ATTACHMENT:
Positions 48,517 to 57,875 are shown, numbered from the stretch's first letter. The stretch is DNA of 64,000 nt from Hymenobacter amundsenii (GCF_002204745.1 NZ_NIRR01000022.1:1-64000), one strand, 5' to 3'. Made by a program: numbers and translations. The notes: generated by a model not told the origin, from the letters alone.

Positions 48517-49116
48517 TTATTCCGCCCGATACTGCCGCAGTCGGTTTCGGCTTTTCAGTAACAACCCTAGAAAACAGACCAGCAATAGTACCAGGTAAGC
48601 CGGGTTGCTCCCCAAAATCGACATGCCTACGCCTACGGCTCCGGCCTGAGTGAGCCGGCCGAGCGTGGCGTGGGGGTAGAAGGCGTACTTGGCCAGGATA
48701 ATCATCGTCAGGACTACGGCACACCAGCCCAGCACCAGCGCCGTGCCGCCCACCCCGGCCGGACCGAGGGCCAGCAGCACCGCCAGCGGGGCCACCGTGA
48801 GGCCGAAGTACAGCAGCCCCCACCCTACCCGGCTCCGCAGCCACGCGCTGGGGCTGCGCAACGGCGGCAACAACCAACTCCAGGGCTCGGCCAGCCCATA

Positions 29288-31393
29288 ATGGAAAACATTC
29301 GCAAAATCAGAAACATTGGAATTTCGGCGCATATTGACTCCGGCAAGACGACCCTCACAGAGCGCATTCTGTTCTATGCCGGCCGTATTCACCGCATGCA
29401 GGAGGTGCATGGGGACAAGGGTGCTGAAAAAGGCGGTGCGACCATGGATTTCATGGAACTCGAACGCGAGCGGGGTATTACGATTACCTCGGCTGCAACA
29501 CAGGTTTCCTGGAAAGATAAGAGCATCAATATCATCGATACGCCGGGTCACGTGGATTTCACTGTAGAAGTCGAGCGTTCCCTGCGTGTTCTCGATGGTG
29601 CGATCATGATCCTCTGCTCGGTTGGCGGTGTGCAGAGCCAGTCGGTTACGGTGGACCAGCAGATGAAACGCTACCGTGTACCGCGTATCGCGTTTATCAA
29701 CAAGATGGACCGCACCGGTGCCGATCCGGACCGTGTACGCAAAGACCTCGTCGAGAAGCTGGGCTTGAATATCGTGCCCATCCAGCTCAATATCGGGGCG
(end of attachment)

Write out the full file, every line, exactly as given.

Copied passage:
Positions 48,517 to 57,875 are shown, numbered from the stretch's first letter. The stretch is DNA of 64,000 nt from Hymenobacter amundsenii (GCF_002204745.1 NZ_NIRR01000022.1:1-64000), one strand, 5' to 3'. Made by a program: numbers and translations. The notes: generated by a model not told the origin, from the letters alone.

Positions 48517-49116
48517 TTATTCCGCCCGATACTGCCGCAGTCGGTTTCGGCTTTTCAGTAACAACCCTAGAAAACAGACCAGCAATAGTACCAGGTAAGC
48601 CGGGTTGCTCCCCAAAATCGACATGCCTACGCCTACGGCTCCGGCCTGAGTGAGCCGGCCGAGCGTGGCGTGGGGGTAGAAGGCGTACTTGGCCAGGATA
48701 ATCATCGTCAGGACTACGGCACACCAGCCCAGCACCAGCGCCGTGCCGCCCACCCCGGCCGGACCGAGGGCCAGCAGCACCGCCAGCGGGGCCACCGTGA
48801 GGCCGAAGTACAGCAGCCCCCACCCTACCCGGCTCCGCAGCCACGCGCTGGGGCTGCGCAACGGCGGCAACAACCAACTCCAGGGCTCGGCCAGCCCATA

Positions 29288-31393
29288 ATGGAAAACATTC
29301 GCAAAATCAGAAACATTGGAATTTCGGCGCATATTGACTCCGGCAAGACGACCCTCACAGAGCGCATTCTGTTCTATGCCGGCCGTATTCACCGCATGCA
29401 GGAGGTGCATGGGGACAAGGGTGCTGAAAAAGGCGGTGCGACCATGGATTTCATGGAACTCGAACGCGAGCGGGGTATTACGATTACCTCGGCTGCAACA
29501 CAGGTTTCCTGGAAAGATAAGAGCATCAATATCATCGATACGCCGGGTCACGTGGATTTCACTGTAGAAGTCGAGCGTTCCCTGCGTGTTCTCGATGGTG
29601 CGATCATGATCCTCTGCTCGGTTGGCGGTGTGCAGAGCCAGTCGGTTACGGTGGACCAGCAGATGAAACGCTACCGTGTACCGCGTATCGCGTTTATCAA
29701 CAAGATGGACCGCACCGGTGCCGATCCGGACCGTGTACGCAAAGACCTCGTCGAGAAGCTGGGCTTGAATATCGTGCCCATCCAGCTCAATATCGGGGCG